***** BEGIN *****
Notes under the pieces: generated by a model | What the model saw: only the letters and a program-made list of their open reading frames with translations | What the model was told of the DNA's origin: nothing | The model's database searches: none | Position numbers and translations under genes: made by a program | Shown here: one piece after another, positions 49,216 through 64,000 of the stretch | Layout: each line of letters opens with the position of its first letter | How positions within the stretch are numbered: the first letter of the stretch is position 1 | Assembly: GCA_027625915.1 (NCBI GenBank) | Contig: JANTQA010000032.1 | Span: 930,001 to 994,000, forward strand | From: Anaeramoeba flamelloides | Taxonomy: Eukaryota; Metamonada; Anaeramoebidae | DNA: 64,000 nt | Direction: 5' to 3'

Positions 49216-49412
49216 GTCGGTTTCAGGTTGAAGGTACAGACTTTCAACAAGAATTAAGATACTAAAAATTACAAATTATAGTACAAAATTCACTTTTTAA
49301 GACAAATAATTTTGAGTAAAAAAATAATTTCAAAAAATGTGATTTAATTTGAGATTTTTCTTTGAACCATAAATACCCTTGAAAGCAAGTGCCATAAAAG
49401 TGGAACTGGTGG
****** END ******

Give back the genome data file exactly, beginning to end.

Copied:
Notes under the pieces: generated by a model | What the model saw: only the letters and a program-made list of their open reading frames with translations | What the model was told of the DNA's origin: nothing | The model's database searches: none | Position numbers and translations under genes: made by a program | Shown here: one piece after another, positions 49,216 through 64,000 of the stretch | Layout: each line of letters opens with the position of its first letter | How positions within the stretch are numbered: the first letter of the stretch is position 1 | Assembly: GCA_027625915.1 (NCBI GenBank) | Contig: JANTQA010000032.1 | Span: 930,001 to 994,000, forward strand | From: Anaeramoeba flamelloides | Taxonomy: Eukaryota; Metamonada; Anaeramoebidae | DNA: 64,000 nt | Direction: 5' to 3'

Positions 49216-49412
49216 GTCGGTTTCAGGTTGAAGGTACAGACTTTCAACAAGAATTAAGATACTAAAAATTACAAATTATAGTACAAAATTCACTTTTTAA
49301 GACAAATAATTTTGAGTAAAAAAATAATTTCAAAAAATGTGATTTAATTTGAGATTTTTCTTTGAACCATAAATACCCTTGAAAGCAAGTGCCATAAAAG
49401 TGGAACTGGTGG